• 5.6 Exercises set 2
    • 5.7 Examination pointers
    • 5.8 Full text of leading cases

6. Acceptance

    • 6.1 Promisor—the master of the bargain
    • 6.2 Acceptance must be a mirror image of the offer: counter offers
    • 6.3 Motive of acceptance is irrelevant, but knowledge of the offer is essential
    • 6.4 Reasonable period for acceptance
    • 6.5 Acceptance must be communicated, knowledge of acceptance is not sufficient
    • 6.6 Postal communication rule
    • 6.7 Acceptance by performing conditions of the proposal
    • 6.8 Exercises set 1
    • 6.9 Exercises set 2
    • 6.10 Exercise set 3
    • 6.11 Examination pointers
    • 6.12 Full text of leading cases

7. Unilateral contracts

    • 7.1 Unilateral offers: only one side is bound
    • 7.2 Communication of acceptance by performance
    • 7.3 Revocation of unilateral offers
    • 7.4 Exercises
    • 7.5 Examination pointers
    • 7.6 Full text of leading cases

8. Requirements for an agreement to be a contract

    • 8.1 Introduction

9. Intention to create legal relations

    • 9.1 Intent and informal promises
    • 9.2 Intent and puffery
    • 9.3 No intent in domestic arrangements
    • 9.4 Where intent exists in domestic arrangements
    • 9.5 Where intent exists in informal social arrangements
    • 9.6 Presumption of intent in commercial cases
    • 9.7 Exercises
    • 9.8 Examination pointers
    • 9.10 Full text of leading cases

10. Certainty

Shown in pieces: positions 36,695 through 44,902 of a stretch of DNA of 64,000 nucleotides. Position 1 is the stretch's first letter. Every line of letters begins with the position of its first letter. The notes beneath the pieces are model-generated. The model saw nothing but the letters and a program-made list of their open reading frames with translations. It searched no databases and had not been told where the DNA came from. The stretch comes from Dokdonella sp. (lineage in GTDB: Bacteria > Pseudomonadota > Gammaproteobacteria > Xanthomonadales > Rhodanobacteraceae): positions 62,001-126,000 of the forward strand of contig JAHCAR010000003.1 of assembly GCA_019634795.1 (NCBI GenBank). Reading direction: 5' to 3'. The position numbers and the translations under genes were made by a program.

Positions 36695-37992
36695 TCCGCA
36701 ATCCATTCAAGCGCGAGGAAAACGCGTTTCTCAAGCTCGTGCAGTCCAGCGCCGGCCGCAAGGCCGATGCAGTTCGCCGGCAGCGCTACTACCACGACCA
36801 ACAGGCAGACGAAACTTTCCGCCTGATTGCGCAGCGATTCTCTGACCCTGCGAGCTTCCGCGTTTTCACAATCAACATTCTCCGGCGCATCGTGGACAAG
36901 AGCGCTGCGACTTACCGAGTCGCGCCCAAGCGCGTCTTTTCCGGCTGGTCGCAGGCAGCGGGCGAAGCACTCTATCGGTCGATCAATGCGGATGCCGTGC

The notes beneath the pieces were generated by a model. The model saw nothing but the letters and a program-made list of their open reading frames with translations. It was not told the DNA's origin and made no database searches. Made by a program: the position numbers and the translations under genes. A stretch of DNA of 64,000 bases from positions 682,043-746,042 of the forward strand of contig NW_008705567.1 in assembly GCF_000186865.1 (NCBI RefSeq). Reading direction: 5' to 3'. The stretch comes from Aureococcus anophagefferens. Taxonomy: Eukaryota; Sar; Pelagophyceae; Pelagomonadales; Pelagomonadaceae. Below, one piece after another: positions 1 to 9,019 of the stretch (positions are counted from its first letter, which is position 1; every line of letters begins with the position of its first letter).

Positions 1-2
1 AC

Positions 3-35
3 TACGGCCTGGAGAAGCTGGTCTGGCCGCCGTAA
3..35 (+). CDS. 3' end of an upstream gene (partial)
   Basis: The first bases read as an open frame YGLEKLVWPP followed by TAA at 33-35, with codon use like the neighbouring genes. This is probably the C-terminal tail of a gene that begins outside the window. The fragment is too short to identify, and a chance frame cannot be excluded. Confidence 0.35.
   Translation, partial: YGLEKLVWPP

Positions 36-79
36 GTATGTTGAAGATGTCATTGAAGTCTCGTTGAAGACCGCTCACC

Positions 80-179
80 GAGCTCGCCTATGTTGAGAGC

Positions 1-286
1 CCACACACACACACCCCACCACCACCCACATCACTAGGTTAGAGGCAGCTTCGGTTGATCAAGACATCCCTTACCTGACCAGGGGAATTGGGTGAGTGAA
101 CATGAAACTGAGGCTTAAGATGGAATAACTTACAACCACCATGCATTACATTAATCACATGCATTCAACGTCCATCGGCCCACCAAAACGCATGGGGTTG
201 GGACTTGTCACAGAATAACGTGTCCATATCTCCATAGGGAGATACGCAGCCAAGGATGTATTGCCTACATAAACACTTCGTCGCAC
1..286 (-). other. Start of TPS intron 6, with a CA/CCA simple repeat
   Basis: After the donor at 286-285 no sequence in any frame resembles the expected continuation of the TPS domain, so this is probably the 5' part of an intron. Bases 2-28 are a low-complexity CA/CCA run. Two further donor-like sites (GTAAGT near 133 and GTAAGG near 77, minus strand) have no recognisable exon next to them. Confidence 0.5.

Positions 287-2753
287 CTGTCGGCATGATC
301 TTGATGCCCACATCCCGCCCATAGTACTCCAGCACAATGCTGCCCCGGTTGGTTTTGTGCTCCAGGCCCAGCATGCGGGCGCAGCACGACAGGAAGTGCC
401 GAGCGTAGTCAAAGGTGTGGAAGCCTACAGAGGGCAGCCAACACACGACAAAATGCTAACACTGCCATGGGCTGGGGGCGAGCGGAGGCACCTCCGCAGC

• 10.1 Contractual terms must be certain
    • 10.2 Exercises
    • 10.3 Full text of leading cases

11. Free consent

    • 11.1 One must consent and the consent must be free

12. Competency to contract

    • 12.1 Competency to contract
    • 12.2 Exercises
    • 12.3 Examination pointers
    • 12.4 Full text of leading cases

13. Lawful consideration and object

    • 13.1 Consideration
    • 13.2 Consideration must be exchanged
    • 13.3 Gifts
    • 13.4 Past consideration for acts done at request
    • 13.5 Executed consideration for a new promise given later
    • 13.6 Lawful consideration with lawful object
    • 13.7 Exercises
    • 13.8 Examination pointers
    • 13.9 Full text of leading cases

14. Consideration: Desire of the promisor

    • 14.1 Consideration must be given ‘at the desire of the promisor’
    • 14.2 When consideration is not at the desire of the promisor
    • 14.3 Consideration from 'promisee or any other person'
    • 14.4 Exercises
    • 14.5 Examination pointers
    • 14.6 Full text of leading cases

15. Consideration: Minimal, worthless and inadequate

    • 15.1 Minimal but sufficient consideration
    • 15.2 Worthless consideration
    • 15.3 Inadequate consideration as evidence of unequal bargaining power
    • 15.4 Consideration and unilateral contracts
    • 15.5 Exercises
    • 15.6 Examination pointers
    • 15.7 Full text of leading cases

16. Consideration: Pre-existing duties

    • 16.1 Pre-existing obligation—Subsisting obligations
    • 16.2 Re-negotiation based on practical benefit
    • 16.3 Practical benefit: English versus Indian law
    • 16.4 Exercises
    • 16.5 Examination pointers
    • 16.6 Full text of cases

17. Concluding module one

    • 17.1 To conclude

18. INDEX (Full text of cases)

    • 18.1 INDEX: Full text of cases